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Introduction to SONET (Synchronous Optical Networking)

The SONET standards were developed in the mid-1980s to take advantage of low-cost transmission over optical fibers. It defines a hierarchy of data rates, formats for framing and multiplexing the payload data, as well as optical signal specifications (wavelength and dispersion), allowing multi-vendor interoperability.

SONET is sometimes described as "T-1 on steroids". Why is that? As we know, the digital hierarchy (DS-0, DS-1, DS-2, DS-3 and more) was created to provide cost-effective multiplexed transport for voice and data traffic from one location in a network to another.

SONET (Synchronous Optical Networking, used in the United States) and SDH (Synchronous Digital Hierarchy, used in Europe and other parts of the world) are two equivalent multiplexing protocols for transferring multiple digital bit streams using lasers or LEDs (light-emitting diodes) over the same optical fiber.

SONET and SDH were designed to replace PDH (Plesiochronous Digital Hierarchy) system to eliminate the synchronization problems that PDH had. SONET is synchronous, which means that each connection achieves a constant bit rate and delay. For example, SDH or SONET may be utilized to allow several Internet Service Providers to share the same optical fiber, without being affected by each others traffic load, and without being able to temporarily borrow free capacity from each other.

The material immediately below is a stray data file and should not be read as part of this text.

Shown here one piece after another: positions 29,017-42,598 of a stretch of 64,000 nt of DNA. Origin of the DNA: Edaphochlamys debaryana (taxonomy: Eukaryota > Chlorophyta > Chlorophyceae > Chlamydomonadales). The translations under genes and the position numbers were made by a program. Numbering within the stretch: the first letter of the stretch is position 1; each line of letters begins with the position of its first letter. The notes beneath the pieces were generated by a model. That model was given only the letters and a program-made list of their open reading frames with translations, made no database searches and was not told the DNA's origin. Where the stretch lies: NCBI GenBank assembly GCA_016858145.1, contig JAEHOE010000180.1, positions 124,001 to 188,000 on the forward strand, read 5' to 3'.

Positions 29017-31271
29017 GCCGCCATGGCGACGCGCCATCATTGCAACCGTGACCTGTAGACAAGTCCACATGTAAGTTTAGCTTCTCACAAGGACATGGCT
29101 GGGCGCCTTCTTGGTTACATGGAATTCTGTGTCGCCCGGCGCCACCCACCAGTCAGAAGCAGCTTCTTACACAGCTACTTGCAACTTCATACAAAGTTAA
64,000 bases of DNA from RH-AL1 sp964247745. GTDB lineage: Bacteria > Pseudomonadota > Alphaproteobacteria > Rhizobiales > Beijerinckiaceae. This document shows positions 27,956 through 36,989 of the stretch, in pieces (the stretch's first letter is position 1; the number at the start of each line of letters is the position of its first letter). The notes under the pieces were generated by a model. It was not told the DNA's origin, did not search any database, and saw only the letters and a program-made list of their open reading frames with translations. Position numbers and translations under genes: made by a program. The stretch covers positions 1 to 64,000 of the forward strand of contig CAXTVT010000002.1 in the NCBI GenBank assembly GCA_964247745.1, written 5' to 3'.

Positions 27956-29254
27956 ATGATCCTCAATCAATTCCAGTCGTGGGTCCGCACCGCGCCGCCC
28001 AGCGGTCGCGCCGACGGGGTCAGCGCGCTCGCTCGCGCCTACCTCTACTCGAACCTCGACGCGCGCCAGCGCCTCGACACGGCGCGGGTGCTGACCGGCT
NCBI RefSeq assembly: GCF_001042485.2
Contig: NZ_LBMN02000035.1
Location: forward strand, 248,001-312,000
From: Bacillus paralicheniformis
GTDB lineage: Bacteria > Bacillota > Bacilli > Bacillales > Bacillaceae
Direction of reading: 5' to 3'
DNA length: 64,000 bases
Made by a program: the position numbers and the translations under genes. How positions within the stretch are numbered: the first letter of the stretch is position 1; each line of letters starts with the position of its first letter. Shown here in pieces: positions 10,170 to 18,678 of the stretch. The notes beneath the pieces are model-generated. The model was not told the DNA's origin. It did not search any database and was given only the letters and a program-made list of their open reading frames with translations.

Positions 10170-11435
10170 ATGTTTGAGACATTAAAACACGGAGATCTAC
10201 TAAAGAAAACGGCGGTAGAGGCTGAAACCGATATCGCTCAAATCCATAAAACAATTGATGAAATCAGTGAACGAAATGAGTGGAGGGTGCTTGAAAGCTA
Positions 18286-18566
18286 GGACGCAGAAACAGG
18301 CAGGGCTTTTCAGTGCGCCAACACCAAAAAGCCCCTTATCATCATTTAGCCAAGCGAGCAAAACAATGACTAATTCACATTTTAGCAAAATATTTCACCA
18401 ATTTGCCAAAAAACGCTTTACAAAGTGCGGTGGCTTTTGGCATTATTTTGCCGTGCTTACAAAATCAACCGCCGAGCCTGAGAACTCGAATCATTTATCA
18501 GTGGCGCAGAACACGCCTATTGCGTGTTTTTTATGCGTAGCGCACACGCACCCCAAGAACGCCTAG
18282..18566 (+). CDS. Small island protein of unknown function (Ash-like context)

SONET and SDH are considered to be physical layer protocols since they offer permanent connections and do not involve packet mode communication. Only certain integer multiples of 64kbits⁄s are possible bit rates.

SONET is actually TDM (time division multiplexing) based and this makes it readily supports fixed-rate services such as telephony. Its synchronous nature is designed to accept traffic at fixed multiples of a basic rate (64kbit⁄s), without requiring variable stuff bits or complex rate adaptation.

The SONET data transmission format is based on a 125us frame consisting of 810 octets, of which 36 are overhead and 774 are payload data. The basic SONET signal, whose electrical and optical versions are referred to as STS-1 and OC-1, respectively, is thus a 51.84Mb⁄s data stream that readily accommodates TDM channels in multiples of 8 kb⁄s.

SONET can be used to encapsulate PDH and other earlier digital transmission standards. It can also be used directly to support either ATM (Asynchronous Transfer Mode) or Packet over SONET⁄SDH (POS) networking. So SONET⁄SDH is actually a generic all-purpose transport container for moving both voice and data traffic. They in themselves are not communications protocols.

SONET brings with it a subset of advantages that makes it stand above competitive technologies. These include mid-span meet, improved operations, administration, maintenance, and provisioning (OAM&P), support for multipoint circuit configurations, non-intrusive facility monitoring, and the ability to deploy a variety of new services.

Improved OAM&P is one of the greatest contributions that SONET brings to the networking field. Element and network monitoring, management, and maintenance have always been something of a catch-as-catch-can effort because of the complexity and diversity of elements in a typical service provider's network. SONET overhead includes error-checking ability, bytes for network survivability, and a diverse set of clearly defined management messages.

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